Hollywood's obsession with the white-hot children's fantasy genre shows no signs of cooling off. Soon after Puffin in the U.K. dropped an impressive $650,000 in a two-book deal for Matthew Skelton's Endymion Spring, film producers followed the money. At least one studio, Warner Bros. (home of Harry Potter), reportedly made an offer, although at press time no deal had closed. Set in present-day Oxford and Gutenberg-era Germany, Skelton's novel opens with a young apprentice's discovery of a mysterious chest held shut with clasps that resemble snake heads, complete with reputedly poisonous fangs. When he touches the chest, the fangs pierce his fingers, the trunk opens and the apprentice discovers a secret that will endure for another 500 years—until another boy stumbles upon it. Puffin U.K. will publish Skelton's first novel in spring 2006; the book's U.S. rights will go to auction this week. Rebecca Watson of London's Valerie Hoskins Associates handles Skelton for film.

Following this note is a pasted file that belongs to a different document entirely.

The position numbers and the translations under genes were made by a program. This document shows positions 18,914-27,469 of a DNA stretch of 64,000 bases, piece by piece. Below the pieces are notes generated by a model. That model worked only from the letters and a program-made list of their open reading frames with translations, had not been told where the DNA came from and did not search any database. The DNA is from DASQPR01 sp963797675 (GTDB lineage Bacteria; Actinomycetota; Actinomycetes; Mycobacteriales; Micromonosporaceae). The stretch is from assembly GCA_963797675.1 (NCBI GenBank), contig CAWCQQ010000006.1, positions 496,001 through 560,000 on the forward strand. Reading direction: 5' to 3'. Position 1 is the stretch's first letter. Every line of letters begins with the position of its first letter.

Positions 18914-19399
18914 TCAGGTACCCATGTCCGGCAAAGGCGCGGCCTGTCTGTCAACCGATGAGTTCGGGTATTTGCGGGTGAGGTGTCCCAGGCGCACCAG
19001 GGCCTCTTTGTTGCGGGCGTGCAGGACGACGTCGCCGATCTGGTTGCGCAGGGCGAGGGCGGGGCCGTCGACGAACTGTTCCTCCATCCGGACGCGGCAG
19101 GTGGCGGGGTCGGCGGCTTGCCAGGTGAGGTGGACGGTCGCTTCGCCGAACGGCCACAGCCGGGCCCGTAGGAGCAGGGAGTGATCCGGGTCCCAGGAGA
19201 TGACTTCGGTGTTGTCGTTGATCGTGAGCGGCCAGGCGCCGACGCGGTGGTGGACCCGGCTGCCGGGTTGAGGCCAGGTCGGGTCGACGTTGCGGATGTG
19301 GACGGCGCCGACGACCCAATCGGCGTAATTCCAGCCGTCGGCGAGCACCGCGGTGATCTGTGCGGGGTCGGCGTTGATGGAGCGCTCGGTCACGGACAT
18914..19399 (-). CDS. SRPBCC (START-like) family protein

Boxer—performance artist has got to be one of the stranger occupational hyphenates, but it seems to work for author Jonathan Ames. The retired amateur pugilist and downtown New York fixture has just optioned his latest comic novel, Wake Up, Sir (Scribner, 2004), to management company Three Arts and Ben Stiller's Red Hour Films. In the novel, gay-ish heterosexual (as the protagonists always are in Ames's stories) Alan Blair gets evicted from his uncle's New Jersey house and takes his trusted manservant, Jeeves, on a boozy adventure to an upstate artists' colony. In a jolting Charlie Kaufman—esque twist, Jeeves turns out to be (spoiler alert) entirely a product of wannabe novelist Blair's overactive imagination. Ames may soon raise his Hollywood profile even higher. Later this year he'll be shopping his own adaptation of his 1999 novel, The Extra Man (also Scribner), to producers. Previously, Ames's best-known book had been under option to Christine Vachon's Killer Films for another unusual hyphenate to direct: former Oxygen host— Target fashionista Isaac Mizrahi. Rosalie Siegel of International Literary Agency reps Ames for lit. Jody Hotchkiss of Hotchkiss & Associates handles his film rights.

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